From classical to constructive probability
David Bourget (Western Ontario)
David Chalmers (ANU, NYU)
Rafael De Clercq
Ezio Di Nucci
Jack Alan Reynolds
Learn more about PhilPapers
We generalize the Kolmogorov axioms for probability calculus to obtain conditions defining, for any given logic, a class of probability functions relative to that logic, coinciding with the standard probability functions in the special case of classical logic but allowing consideration of other classes of “essentially Kolmogorovian” probability functions relative to other logics. We take a broad view of the Bayesian approach as dictating inter alia that from the perspective of a given logic, rational degrees of belief are those representable by probability functions from the class appropriate to that logic. Classical Bayesianism, which fixes the logic as classical logic, is only one version of this general approach. Another, which we call Intuitionistic Bayesianism, selects intuitionistic logic as the preferred logic and the associated class of probability functions as the right class of candidate representions of epistemic states (rational allocations of degrees of belief). Various objections to classical Bayesianism are, we argue, best met by passing to intuitionistic Bayesianism – in which the probability functions are taken relative to intuitionistic logic – rather than by adopting a radically non-Kolmogorovian, e.g. non-additive, conception of (or substitute for) probability functions, in spite of the popularity of the latter response amongst those who have raised these objections. The interest of intuitionistic Bayesianism is further enhanced by the availability of a Dutch Book argument justifying the selection of intuitionistic probability functions as guides to rational betting behaviour when due consideration is paid to the fact that bets are settled only when/if the outcome betted on becomes known.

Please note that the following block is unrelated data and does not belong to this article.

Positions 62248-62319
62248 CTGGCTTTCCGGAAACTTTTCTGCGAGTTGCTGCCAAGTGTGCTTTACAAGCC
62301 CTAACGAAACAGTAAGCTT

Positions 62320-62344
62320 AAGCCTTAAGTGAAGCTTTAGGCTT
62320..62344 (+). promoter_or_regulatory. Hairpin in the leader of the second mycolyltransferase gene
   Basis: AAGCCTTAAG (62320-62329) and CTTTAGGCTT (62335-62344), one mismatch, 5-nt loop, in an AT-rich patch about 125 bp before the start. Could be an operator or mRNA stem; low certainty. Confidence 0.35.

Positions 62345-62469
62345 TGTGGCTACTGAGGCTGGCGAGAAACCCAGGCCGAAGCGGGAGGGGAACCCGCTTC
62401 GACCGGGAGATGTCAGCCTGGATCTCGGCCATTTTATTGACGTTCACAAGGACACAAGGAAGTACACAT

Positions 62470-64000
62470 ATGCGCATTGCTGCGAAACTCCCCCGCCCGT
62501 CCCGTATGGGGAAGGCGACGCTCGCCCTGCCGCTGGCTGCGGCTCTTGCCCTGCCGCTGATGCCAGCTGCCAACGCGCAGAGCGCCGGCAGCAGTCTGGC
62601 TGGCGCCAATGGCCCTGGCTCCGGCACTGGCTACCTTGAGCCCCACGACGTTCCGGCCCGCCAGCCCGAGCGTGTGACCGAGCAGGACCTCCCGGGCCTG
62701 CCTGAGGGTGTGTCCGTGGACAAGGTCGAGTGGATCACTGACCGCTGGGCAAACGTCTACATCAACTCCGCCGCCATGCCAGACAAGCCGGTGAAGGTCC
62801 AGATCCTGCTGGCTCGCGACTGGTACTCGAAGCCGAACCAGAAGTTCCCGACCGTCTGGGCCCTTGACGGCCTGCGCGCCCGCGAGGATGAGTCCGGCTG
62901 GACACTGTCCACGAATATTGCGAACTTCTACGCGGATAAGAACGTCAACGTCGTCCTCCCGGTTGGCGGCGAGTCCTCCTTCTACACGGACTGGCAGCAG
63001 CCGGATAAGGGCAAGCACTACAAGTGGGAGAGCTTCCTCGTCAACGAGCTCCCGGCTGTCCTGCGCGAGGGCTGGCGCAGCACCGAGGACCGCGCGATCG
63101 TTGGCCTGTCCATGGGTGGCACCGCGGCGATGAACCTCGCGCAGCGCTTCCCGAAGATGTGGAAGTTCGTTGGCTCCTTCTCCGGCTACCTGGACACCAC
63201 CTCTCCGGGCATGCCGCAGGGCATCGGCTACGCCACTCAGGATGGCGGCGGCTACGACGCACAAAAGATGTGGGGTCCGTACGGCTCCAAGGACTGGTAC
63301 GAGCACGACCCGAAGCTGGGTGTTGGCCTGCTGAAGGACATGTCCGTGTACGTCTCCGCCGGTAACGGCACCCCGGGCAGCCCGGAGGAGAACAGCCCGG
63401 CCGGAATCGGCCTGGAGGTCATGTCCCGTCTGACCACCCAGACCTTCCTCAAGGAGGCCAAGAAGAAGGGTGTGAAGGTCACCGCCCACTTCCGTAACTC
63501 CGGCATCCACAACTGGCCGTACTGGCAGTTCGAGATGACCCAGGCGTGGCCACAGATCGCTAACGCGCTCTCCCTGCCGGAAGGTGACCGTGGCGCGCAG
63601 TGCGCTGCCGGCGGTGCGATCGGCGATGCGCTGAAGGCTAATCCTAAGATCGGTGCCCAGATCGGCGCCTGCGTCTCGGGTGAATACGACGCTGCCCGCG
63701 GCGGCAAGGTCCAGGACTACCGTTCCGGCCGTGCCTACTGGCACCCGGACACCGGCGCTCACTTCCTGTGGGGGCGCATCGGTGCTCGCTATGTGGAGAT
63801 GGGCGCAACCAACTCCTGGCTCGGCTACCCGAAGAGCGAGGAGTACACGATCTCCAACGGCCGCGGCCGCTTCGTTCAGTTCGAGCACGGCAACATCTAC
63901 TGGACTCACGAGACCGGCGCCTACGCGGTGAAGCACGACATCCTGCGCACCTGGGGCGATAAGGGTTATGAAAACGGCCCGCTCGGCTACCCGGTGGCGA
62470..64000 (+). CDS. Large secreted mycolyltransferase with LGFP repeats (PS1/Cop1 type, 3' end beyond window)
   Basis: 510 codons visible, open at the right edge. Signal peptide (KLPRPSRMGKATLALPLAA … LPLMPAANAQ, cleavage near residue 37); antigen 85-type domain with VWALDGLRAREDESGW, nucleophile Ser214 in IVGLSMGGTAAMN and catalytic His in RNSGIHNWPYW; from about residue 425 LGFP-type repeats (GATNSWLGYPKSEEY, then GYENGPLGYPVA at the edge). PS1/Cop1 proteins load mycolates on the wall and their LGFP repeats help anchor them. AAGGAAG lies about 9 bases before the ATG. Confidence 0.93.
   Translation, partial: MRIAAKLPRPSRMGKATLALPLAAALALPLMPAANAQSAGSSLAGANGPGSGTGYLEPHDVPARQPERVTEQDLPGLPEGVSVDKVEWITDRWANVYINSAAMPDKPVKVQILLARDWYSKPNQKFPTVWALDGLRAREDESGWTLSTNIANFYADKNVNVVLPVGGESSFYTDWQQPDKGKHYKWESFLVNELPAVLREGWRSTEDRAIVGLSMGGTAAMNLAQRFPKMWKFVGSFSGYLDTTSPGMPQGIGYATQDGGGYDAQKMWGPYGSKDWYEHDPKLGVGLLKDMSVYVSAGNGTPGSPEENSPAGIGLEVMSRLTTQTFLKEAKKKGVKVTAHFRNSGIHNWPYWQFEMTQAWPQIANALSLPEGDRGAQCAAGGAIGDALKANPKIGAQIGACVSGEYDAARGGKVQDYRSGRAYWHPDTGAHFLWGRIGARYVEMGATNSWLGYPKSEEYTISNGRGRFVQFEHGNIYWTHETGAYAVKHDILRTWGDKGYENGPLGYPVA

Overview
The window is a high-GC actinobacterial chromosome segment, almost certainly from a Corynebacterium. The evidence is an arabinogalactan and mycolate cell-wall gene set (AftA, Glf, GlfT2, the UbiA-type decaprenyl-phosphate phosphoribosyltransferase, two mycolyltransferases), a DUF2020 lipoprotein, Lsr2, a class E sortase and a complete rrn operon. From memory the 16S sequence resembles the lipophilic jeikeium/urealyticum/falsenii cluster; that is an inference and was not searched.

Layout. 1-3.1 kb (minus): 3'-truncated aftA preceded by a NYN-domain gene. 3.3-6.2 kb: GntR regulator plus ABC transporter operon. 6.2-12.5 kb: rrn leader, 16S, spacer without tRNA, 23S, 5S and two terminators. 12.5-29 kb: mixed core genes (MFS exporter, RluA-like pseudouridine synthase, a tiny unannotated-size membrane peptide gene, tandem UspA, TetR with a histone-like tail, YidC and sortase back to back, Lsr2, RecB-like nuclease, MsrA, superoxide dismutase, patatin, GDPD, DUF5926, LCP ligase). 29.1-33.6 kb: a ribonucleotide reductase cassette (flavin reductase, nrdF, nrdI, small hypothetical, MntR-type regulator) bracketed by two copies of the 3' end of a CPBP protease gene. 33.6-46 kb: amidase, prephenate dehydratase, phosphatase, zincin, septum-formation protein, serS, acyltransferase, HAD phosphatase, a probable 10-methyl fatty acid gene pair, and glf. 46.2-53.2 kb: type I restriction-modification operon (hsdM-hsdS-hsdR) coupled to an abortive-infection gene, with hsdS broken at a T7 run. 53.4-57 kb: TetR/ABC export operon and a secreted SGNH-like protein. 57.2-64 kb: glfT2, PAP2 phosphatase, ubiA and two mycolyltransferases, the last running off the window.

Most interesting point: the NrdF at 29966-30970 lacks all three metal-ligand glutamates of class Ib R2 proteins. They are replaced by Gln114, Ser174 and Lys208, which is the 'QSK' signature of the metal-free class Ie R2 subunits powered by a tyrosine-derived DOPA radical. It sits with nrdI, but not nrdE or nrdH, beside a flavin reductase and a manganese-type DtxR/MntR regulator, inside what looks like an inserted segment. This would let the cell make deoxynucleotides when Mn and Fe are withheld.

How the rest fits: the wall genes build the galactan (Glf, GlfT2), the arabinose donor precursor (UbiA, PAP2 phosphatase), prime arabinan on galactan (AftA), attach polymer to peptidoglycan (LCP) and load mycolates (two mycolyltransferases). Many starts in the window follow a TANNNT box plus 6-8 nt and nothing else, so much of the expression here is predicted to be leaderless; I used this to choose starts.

|Keywords||No keywords specified (fix it)|
|Categories||categorize this paper)|
Setup an account with your affiliations in order to access resources via your University's proxy server
Configure custom proxy (use this if your affiliation does not provide a proxy)
|Through your library||
References found in this work BETA
No references found.
Citations of this work BETA
No citations found.
Similar books and articles
Kaj B. Hansen (1995). An Inverse of Bell's Theorem. Journal for General Philosophy of Science / Zeitschrift für Allgemeine Wissenschaftstheorie 26 (1):63 - 74.
Patrick Maher (2000). Probabilities for Two Properties. Erkenntnis 52 (1):63-91.
Alan Hájek (2001). Probability, Logic, and Probability Logic. In Lou Goble (ed.), The Blackwell Guide to Philosophical Logic. Blackwell Publishers 362--384.
Kenny Easwaran (2011). Bayesianism I: Introduction and Arguments in Favor. Philosophy Compass 6 (5):312-320.
Richard Dietz (2010). On Generalizing Kolmogorov. Notre Dame Journal of Formal Logic 51 (3):323-335.
C. J. Nix & J. B. Paris (2007). A Note on Binary Inductive Logic. Journal of Philosophical Logic 36 (6):735 - 771.
Peter Roeper & Hugues Leblanc (1999). Absolute Probability Functions for Intuitionistic Propositional Logic. Journal of Philosophical Logic 28 (3):223-234.
Brian Weatherson (2003). From Classical to Intuitionistic Probability. Notre Dame Journal of Formal Logic 44 (2):111-123.
Added to index2009-01-28
Total downloads26 ( #148,135 of 1,796,260 )
Recent downloads (6 months)1 ( #468,138 of 1,796,260 )
How can I increase my downloads?